viernes, 16 de enero de 2015

Welcome to Plant-e

Do you want to use your lawn to charge your electric car? Use your green roof to power your house? Would you like to see each wetland and rice paddy field in the world turned into a power plant without harvesting the plants? Plant-e is a company that develops and produces products in which living plants generate electricity.

The company was founded on September 14, 2009 as a spin-off from the sub-department of Environmental Technology of Wageningen University by David Strik and Marjolein Helder. Since her PhD-graduation in November 2012 Marjolein is working full-time as CEO of Plant-e. David works as an assistant professor at Wageningen University, while supporting Plant-e’s R&D one day a week.


Plant-e develops products in which living plants generate electricity. These products are based on technology that was developed at Wageningen University, which was patented in 2007. The patent is now held by Plant-e. The technology enables us to produce electricity from living plants at practically every site where plants can grow. The technology is based on natural processes and is safe for both the plant, and its environment.

Via photosynthesis a plant produces organic matter. Part of this organic matter is used for plant-growth, but a large part can’t be used by the plant and is excreted into the soil via the roots. Around the roots naturally occurring micro-organisms break down the organic compounds to gain energy from. In this process, electrons are released as a waste product. By providing an electrode for the micro-organisms to donate their electrons to, the electrons can be harvested as electricity. Research has shown that plant-growth isn’t compromised by harvesting electricity, so plants keep on growing while electricity is concurrently produced.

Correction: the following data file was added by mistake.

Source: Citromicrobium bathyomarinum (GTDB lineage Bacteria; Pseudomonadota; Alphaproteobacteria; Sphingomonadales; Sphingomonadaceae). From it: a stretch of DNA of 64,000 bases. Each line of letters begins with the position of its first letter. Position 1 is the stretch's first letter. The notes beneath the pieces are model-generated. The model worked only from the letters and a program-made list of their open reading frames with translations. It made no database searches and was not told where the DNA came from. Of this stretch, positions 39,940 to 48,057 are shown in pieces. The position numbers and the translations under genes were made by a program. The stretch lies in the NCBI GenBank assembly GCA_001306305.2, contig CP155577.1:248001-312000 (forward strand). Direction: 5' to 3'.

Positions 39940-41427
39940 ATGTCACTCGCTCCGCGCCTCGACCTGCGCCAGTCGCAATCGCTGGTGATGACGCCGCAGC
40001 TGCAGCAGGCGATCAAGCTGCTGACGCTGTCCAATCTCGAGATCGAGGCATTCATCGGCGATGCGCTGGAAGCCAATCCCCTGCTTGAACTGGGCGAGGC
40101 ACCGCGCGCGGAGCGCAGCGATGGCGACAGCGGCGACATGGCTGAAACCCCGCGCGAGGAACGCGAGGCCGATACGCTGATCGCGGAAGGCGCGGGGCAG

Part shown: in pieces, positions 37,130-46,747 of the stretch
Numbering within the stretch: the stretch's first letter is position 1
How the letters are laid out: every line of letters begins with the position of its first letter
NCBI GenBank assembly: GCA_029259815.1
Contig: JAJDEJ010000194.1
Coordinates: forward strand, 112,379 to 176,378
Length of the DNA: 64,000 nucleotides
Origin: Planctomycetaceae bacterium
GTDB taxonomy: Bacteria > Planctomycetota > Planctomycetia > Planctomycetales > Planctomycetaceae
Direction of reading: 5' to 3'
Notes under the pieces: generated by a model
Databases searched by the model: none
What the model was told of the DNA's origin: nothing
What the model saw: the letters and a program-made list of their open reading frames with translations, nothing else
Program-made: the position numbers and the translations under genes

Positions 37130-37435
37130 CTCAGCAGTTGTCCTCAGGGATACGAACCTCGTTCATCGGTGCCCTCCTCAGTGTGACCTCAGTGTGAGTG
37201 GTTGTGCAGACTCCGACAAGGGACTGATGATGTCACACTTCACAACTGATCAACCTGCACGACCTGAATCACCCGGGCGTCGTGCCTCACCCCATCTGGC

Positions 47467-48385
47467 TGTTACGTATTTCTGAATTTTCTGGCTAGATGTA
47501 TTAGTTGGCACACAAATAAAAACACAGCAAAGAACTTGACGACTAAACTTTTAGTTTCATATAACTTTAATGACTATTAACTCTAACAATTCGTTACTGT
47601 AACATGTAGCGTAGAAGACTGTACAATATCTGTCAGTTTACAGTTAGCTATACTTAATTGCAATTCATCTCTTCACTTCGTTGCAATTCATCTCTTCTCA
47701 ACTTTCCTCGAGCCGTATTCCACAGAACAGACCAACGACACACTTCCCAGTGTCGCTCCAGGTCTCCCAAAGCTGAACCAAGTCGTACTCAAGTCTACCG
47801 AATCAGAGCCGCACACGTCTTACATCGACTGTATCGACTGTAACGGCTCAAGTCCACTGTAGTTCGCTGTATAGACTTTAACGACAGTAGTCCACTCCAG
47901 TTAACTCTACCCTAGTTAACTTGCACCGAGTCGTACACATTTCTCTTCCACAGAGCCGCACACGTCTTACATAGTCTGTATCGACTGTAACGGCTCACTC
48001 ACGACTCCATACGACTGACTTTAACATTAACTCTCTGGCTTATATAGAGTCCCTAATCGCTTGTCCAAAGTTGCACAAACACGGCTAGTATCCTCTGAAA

Living plants in microbial fuel cells might be integrated in wetlands to create large-scale green powerplants.

How does that work?
Plants photosynthesize organic matter using solar energy. A significant part of this organic matter is released into the soil. There electrochemically active micro-organisms break down the organic matter producing electrons which are transported to the anode of the fuel cell. The energy rich electrons flow through a load to the cathode to generate 24 hours per day electricity.

The idea for this technology came from Dr. ir. Bert Hamelers. In 2008 the proof-of-principle of the technology was published (Strik et al. 2008; De Schamphelaire et al. 2008). From 2009 to 2012 an European consortium explored new areas of science to develop the plant-microbial fuel cell. This project resulted in spin-off company Plant-e that develops and produces products in which living plants generate electricity. Currently world-wide research groups investigate the technology.

For more information on the technology and recent publications see


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